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Recycling old electronics during spring cleaning gives gadgets new life

Published by Central Office April 11, 2017

Contact(s): Sarah Murray, 608-264-6001

State residents have recycled nearly 250 million pounds of electronics since 2010

MADISON - Now that spring is finally arriving across Wisconsin, many people are emptying basements, cleaning out closets and finding new homes for clutter that accumulated over the winter. For many state residents, that includes unused electronics like computers, cell phones or TVs.


While it may be tempting to toss old cell phones in the trash or haul an outdated TV to the curb, state law bans most electronics from Wisconsin's landfills and incinerators. Instead, residents can use E-Cycle Wisconsin to recycle electronics at nearly 400 locations around the state.

 "We've seen a great response to the program, with many state residents taking advantage of convenient drop-off sites to properly recycle old electronics," said Sarah Murray, E-Cycle Wisconsin coordinator for the Department of Natural Resources. "But our surveys have shown that many people still aren't sure where to recycle their electronics. In fact, many people tell us they are storing old electronics instead of passing them on or recycling them."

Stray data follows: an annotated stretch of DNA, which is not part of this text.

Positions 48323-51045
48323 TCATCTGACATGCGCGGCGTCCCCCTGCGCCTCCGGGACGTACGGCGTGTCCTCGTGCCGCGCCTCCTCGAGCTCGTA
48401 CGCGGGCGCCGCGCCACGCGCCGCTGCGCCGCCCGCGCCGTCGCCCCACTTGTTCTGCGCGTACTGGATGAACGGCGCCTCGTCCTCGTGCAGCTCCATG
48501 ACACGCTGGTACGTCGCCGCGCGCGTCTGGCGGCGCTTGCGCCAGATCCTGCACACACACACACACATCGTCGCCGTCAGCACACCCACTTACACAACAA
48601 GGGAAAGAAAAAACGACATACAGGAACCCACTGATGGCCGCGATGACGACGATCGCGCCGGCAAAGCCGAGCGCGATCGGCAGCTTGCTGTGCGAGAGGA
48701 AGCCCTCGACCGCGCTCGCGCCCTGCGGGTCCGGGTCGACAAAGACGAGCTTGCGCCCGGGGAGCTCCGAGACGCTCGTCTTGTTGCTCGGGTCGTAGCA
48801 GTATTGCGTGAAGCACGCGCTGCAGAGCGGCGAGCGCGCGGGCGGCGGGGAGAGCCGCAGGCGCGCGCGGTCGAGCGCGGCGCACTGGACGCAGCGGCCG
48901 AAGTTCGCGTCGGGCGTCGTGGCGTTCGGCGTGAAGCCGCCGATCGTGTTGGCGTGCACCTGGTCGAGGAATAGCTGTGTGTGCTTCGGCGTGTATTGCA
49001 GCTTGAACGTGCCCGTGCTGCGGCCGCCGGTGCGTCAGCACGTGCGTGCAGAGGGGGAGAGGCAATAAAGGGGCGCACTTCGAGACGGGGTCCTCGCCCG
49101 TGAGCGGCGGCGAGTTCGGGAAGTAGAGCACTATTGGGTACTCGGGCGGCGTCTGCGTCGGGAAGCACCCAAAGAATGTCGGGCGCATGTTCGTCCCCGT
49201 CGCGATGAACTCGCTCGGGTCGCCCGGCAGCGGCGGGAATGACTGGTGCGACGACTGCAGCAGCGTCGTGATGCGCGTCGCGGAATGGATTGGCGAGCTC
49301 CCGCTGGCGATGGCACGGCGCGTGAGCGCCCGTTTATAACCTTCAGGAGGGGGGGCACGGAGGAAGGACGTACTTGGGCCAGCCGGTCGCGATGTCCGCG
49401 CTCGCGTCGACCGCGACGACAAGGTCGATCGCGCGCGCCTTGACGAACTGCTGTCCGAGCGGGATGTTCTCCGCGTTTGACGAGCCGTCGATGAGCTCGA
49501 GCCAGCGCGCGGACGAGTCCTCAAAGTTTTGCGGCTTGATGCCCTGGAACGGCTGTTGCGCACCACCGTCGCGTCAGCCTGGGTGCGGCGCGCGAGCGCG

A 2016 DNR survey estimated that Wisconsin households had 4.2 million unused cell phones, 2.1 million unused computers and 1.7 million unused TVs. The most common reason people cited for not recycling their old electronics was not knowing where or how to do so.

 Many items are accepted at collection sites for no charge, though current market conditions have caused collectors to charge for some items that are more difficult to recycle, especially TVs and monitors that contain lead or mercury. Responsible recycling is still the best option to recover valuable metals, conserve landfill space, and prevent harm to the environment.

Since E-Cycle Wisconsin began in 2010, registered collectors have received nearly 250 million pounds of electronics for recycling. Nearly all electronics collected under the program are processed in Wisconsin and other Midwest states, creating jobs and keeping harmful components like lead and mercury out of the environment.

"The steel, aluminum, plastic and precious metals inside electronics are commodities that have real economic value if properly recycled," Murray said. "They do nothing for us in landfills."

The DNR maintains an up-to-date list of collection sites registered with E-Cycle Wisconsin. Residents can find permanent drop-off sites and upcoming special collection events in their county by searching the DNR website, dnr.wi.gov, for "E-cycle."

Last Revised: Tuesday, April 11, 2017

Contact information

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